4. Wow, so much help. Thanks to all who have replied so far. I have added photos of the clock, but have no other information, as I have not yet attempted to get the covers off. (I was waiting to see if any info was forthcoming before just diving in...) #OldHippy - those pics look the same as the article I was able to find, and my guess it is the same model of clock. I’ll know for certain once I have the covers off. scince this morning, it has run about 5 Minutes fast over about 6 hours, so needs a service, but nevertheless is working. The hour hand is out of alignment, but that’s easily remedied once I get to reassembly. I have no idea of the current power reserve as I don’t wish to fully wind it until I get it cleaned and serviced first. otherwise, it’s a nice looking thing, in reasonable condition.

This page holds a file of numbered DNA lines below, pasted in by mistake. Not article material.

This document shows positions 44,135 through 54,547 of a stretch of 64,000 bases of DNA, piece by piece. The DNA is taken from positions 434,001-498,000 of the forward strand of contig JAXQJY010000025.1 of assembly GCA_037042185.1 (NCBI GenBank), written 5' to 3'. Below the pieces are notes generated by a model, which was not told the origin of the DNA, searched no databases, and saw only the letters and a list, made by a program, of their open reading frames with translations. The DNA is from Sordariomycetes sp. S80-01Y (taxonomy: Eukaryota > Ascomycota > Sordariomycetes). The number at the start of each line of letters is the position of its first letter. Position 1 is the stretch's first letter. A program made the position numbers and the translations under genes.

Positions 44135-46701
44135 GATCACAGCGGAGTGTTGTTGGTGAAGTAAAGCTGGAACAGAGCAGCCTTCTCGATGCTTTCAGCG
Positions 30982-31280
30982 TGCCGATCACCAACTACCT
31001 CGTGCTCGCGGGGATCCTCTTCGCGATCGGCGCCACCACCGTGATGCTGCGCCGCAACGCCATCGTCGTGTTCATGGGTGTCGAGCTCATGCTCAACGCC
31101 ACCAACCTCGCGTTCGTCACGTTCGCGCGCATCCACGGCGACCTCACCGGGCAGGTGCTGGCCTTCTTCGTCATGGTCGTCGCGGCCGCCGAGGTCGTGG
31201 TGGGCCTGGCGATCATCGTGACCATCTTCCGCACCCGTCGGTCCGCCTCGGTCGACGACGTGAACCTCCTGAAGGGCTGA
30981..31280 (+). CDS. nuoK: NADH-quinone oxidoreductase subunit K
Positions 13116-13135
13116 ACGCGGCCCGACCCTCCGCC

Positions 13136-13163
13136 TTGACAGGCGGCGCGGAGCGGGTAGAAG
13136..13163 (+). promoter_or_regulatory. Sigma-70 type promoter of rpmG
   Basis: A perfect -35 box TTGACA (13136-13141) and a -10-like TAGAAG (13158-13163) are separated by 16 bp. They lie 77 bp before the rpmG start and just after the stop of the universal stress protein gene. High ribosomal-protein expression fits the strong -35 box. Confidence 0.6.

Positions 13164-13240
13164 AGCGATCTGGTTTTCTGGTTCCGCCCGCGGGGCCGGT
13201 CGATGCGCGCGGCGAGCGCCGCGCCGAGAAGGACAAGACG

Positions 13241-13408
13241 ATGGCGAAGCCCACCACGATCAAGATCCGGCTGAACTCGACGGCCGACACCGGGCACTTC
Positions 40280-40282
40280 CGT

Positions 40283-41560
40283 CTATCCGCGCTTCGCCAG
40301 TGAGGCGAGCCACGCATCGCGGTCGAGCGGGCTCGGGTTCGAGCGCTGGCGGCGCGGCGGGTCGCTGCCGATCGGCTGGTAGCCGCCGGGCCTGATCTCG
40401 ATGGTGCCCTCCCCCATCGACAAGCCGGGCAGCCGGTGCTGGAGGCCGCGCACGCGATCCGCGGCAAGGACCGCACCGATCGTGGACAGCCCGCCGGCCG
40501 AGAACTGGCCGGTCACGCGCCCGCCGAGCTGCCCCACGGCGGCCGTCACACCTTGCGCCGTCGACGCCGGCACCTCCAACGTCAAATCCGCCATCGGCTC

5. Hello All. I just found a British Jaeger Car Clock. From what I can find on the internet, it might be a type FAZ, 3 inch dashboard clock, with 8 Day movement. It winds OK and seems to keep time over the short time I have owned it (less than one day...), but hand setting is a bit hit-and-miss, so I think there may be worn teeth, or something. I am more used to watches, so have not taken this apart for cleaning and repair (if required) yet. I also cannot yet find any exploded diagrams or anything to let me know how it is constructed, so am trying to find some information that may help me. As far as I have been able to ascertain, it may have a platform escapement - but that is really all I have been able to determine without taking it apart. Any assistance with regard to obtaining diagrams etc. would be greatly appreciated.